I've reviewed thousands of pull requests over my career. Here are my tips for building an inclusive learning environment while delivering value.
Keep it small and iterative. By focusing on the intent, it gives the ability for the reviewer to provide a timely, high bandwidth review. It's hard, but resist batching work.
Signal intentions with labels. Whether it's with prefixes in the subject line or if the tool supports tagging, use these liberally to signal when work is in progress, the size of the review, or is associated with a milestone.
Provide a clear context. Define the problem and solution of the pull request in the description. It will provide exceptional value to the review, and includes historical information for onboarding others.
Review your commits and provide comments in the review. Reduce the ambiguity by self reviewing your own newly minted pull request immediately. Provide proactive summary content to lines that need clarification so that the reviewer has a clear context.
Be open to feedback, always. The reviewer likely has good intentions. Take the feedback well by asking questions and making suggestive edits now, or deferring them in an agreed matter. Respectful reviews are useful ones.
Capture conversations in the tool. Many times discussions had occurred around the pull request. However, that knowledge is missing for others. Follow up, and write the outcomes in the tool. This action will immensely add context to others.
End with approval and summary comment to signal completion. At the end of the review, add a summation paragraph. The feedback will give a recap, encouragement of the great work, and build trust between reviewer and author.
An empathetic review is additive attribution. Show that you care deeply for both the code and the author. Take your suggestive edits and file them on top of the pull request. The continued courtesy builds collaborative teams.
Prefer pairing over pull requests. Pairing is the same as a thorough pull request but is happening in real-time. Work toward a system that, if significant pairing has occurred, provide a way for those individuals to merge with advanced brevity.
Make it easy for those to receive a timely review. Make the ritual of code review easy for newcomers to get a timely review. Some teams I've seen have set precise time ranges for review, others have set SLA's. Either way, be inclusive and welcoming. The reviewer pulls. The author shouldn't need to push.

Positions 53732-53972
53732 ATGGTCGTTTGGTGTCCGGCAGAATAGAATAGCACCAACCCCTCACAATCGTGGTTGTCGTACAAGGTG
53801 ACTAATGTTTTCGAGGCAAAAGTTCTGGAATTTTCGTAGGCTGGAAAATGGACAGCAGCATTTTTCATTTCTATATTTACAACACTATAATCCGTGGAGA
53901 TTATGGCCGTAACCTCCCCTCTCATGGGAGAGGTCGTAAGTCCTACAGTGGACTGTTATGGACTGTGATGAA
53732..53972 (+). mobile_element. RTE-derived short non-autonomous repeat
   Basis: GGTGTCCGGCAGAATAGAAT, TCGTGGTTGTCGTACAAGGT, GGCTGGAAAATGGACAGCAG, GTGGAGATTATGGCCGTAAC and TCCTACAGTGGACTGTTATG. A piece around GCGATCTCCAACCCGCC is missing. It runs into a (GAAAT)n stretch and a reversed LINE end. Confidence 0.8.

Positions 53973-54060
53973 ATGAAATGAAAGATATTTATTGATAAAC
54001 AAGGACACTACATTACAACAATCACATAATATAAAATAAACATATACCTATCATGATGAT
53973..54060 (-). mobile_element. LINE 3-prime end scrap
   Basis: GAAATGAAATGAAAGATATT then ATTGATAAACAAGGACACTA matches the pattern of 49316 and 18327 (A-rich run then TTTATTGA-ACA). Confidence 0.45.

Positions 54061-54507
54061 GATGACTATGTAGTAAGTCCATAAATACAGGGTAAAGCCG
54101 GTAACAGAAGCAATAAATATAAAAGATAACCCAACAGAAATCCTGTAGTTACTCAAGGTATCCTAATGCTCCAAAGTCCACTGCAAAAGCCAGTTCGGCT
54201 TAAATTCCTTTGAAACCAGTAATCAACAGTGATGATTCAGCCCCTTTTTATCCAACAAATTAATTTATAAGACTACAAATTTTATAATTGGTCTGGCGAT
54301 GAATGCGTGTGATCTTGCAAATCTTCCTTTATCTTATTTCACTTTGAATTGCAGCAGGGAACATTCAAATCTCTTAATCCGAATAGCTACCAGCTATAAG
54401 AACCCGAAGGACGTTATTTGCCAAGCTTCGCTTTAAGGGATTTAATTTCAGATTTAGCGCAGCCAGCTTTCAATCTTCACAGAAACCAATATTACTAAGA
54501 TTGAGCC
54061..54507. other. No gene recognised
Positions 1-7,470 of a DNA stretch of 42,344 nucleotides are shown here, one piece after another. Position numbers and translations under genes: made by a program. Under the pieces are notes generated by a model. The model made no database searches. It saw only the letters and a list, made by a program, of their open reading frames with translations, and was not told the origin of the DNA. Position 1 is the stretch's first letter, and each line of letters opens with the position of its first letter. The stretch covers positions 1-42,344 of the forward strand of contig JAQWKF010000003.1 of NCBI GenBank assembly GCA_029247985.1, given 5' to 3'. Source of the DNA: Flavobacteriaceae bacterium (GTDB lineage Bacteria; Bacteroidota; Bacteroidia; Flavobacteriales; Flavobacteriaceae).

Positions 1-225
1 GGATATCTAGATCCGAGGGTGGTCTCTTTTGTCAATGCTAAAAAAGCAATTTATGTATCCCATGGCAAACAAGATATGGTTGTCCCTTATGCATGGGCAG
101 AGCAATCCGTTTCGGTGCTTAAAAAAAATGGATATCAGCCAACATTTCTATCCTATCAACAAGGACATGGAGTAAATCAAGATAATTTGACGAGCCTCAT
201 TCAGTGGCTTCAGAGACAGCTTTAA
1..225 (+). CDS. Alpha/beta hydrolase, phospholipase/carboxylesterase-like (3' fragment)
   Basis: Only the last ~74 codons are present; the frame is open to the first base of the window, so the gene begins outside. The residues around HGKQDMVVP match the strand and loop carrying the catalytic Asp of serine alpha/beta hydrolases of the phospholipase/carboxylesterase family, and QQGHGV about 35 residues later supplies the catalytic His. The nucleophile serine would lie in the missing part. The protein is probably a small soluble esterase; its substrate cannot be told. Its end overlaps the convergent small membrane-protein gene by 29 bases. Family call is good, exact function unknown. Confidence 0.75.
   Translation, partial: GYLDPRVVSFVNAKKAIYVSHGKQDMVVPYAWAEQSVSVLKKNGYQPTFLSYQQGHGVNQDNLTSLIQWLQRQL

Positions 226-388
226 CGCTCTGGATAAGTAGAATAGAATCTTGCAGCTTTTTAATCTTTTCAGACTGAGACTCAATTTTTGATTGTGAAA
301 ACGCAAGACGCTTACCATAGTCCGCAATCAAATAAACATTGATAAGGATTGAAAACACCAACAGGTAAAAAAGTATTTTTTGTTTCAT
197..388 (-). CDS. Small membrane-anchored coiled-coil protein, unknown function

Always look to improve the tooling to avoid nits. High bandwidth pull requests lean on the direction of the codebase, not the format. Keep investing in tooling so that the human review shines. Every small comment (a nit), is an opportunity to automate away.
Embrace TODO's. The biggest gem of pull requests is potential improvement opportunities. Capture them, embrace them, LOVE them. And above all, keep track of them, and get them done at the next iteration.
Iterate on a descriptive template. Some teams have contributing philosophies to pull requests. I've seen groups work on clear checklists so that the pull request is comprehensively complete. Find an instrument that moves towards completeness.
Make it easy to run the work locally. Avoid surprises in failed builds. Emulate everything that happens in the pull request locally. Whether it's pre-commits, static analysis, or tests, move to make it dead simple for anyone to run the build in one command.
Encourage ratcheting over gatekeeping. Keep the mindset that measures the health of the codebase and that abstractions are understandable. Do not expect perfection; expect learning and improvement on every review. Remember, there are engineers at all levels on the team. Are you growing them without frustration?
Pull requests are about cross-pollination learning. Respect other's efforts in their pull request. Context and opinion rules software engineering. Make these philosophies apparent to the author. Clear expectations make great partners. Starters could be a contribution guideline. Bug catching and code consistency are side effects of the review.
Keep it fun. I once observed a team where they challenged themselves by writing highly clever haikus and prose in each summary. Doing this hundred (ah, thousands) of times developed a team of Hemingway's. Try adding to the playful habit. Engineering is all about curiosity and learning from play.